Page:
It helps to be a camping family, we learned.  We have a propane stove and several LED lanterns, as well as flashlights in various stages of battery readiness.  Funny how the brain works; husband and I were so preoccupied with battery, lantern, and flashlight inventory that it was a good thirty minutes before I remembered hey, we have candles all over this house.  Duh.

I figured we'd better grill the chicken in the freezer, which was still frozen solid with no microwave or hot water to assist with defrosting.  In retrospect we were probably better off eating leftovers from the fridge.

I noticed folks outside in their cars, reading, listening to the radio...and here's where I will admit it would have taken me a long time to figure out I could charge my phone in the car.

Kids are only slightly less enlightened than adults in a blackout, thinking of plugged-in activities and then recalling that they're out of the question.  My favorite moment was when Little Sis excitedly announced, "I know!  It's super dark; let's play with Lite Brite!"

We ended our evening in the girls' room, huddled under the bunk bed reading Harry Potter by lantern light.  Power returned around three o'clock in the morning, but much to the dismay of Big Sis, schools remained closed.  The high schoolers I work with?  Not so sad about that.

Wednesday, September 7, 2011

Beans 'n' Rice Night

We are going to lighten things up around here with some dinner dialogue. Specifically (and all "paleo" diets aside), we've been eating a lot of beans lately.  Because beans are good!  How about them white beans--Great Northern beans?  Cannellini?  My goodness, those are yummy.  Saute them in oil with some greens and garlic and pour over pasta.  Or mash them into hummus.  Make soup!
My kids love beans, too, which has encouraged me to keep the cupboard stocked with pintos, chick peas, black and white beans (I'm not a fan of the kidney bean, a result of too much exposure to yucky three-bean salad in my youth).  One of our daughters' favorite dinners is Rice 'n' Beans Night.  I wish I could recall which friend's friend inaugurated this tradition so I could give credit where it's due, but we adopted the idea ourselves, with rave reviews from the Peanut Gallery every time.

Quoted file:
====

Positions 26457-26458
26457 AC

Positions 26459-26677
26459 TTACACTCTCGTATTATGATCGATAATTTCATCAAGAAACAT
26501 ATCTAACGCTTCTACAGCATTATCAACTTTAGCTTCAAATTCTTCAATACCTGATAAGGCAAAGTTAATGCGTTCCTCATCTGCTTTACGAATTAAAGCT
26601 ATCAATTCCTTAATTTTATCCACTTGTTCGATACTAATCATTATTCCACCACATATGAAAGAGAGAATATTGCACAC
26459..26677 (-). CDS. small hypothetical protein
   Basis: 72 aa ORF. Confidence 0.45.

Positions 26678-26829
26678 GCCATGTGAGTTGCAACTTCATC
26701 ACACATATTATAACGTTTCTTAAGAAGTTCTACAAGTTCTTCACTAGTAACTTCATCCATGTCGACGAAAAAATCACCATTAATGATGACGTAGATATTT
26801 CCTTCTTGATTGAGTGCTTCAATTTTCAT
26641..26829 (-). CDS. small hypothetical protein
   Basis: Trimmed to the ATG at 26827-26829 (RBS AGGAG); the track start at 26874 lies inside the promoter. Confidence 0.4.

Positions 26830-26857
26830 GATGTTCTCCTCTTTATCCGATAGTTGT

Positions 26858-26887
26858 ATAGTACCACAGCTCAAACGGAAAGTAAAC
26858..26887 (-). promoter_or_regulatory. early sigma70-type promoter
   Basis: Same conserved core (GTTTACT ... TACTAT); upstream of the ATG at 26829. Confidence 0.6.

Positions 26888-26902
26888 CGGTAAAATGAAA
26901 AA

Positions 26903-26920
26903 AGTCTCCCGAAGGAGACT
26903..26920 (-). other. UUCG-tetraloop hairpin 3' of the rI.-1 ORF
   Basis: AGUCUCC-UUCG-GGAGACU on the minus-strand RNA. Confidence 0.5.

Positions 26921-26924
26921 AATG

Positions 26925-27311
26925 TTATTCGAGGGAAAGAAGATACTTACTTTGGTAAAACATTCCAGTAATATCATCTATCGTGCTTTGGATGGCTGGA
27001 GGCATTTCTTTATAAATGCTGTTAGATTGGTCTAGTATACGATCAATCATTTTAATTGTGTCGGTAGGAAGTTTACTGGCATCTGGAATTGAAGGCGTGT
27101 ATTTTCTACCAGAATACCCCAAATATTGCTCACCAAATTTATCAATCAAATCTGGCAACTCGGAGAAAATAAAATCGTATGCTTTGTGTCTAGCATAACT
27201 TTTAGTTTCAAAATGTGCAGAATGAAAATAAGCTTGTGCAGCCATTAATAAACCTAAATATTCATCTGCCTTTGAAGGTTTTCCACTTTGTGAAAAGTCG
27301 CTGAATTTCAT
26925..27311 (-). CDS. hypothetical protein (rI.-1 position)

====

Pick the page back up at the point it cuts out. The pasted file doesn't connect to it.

Beans 'n' Rice Night is the perfect solution for evenings when the fridge stores are running low; for when you need to feed 'em, fast (as fast as rice cooks); for when you're tempted by take-out but want to save some cash; for when a hearty or warm meal is in order; for when you're in charge of a crowd.  Here's what you do:  cook some rice.  Warm up some beans.  I like to mix pintos with black beans and add a tablespoon of salsa and some cumin to give the beans a little more dimension.  The rest of the excitement is in the condiments.  Depending on what's available, and the extent of your planning ahead, you can top your bowl o' rice 'n' beans with shredded cheese, salsa, diced green chilis, scallions, sour cream, chopped tomatoes, avocado, shredded lettuce, olives, crunched tortilla chips (or serve with warm tortillas). 

Easy, peasy, crowd pleasy!

Friday, September 2, 2011

Catching Our Breaths in a Clearing

I finally felt it yesterday, that irritating and self-righteous sense that the world is full of petty dramas, complaints, and bullshit.  I knew it was coming; it's a phase one passes through on the Roller Coaster of Life and Death Matters.  No one but family and close friends understand that nothing else matters right now except Getting Through This.

Monday was my beloved mother-in-law's grave health emergency, and since then, she's moved out of the ICU and into the realm of hope for full recovery.  Rehab and her increasing understanding of her new reality as well as financial, legal, and insurance wranglings await us.  But we've left the deepest, darkest part of the woods and are catching our breaths in a clearing.

And the clearing is where we lift our heads and see the rest of the world going merrily, pettily, ignorantly on.  There's at once the grim satisfaction of having one's priorities realigned with clarity and the frustration of feeling No Else Gets It.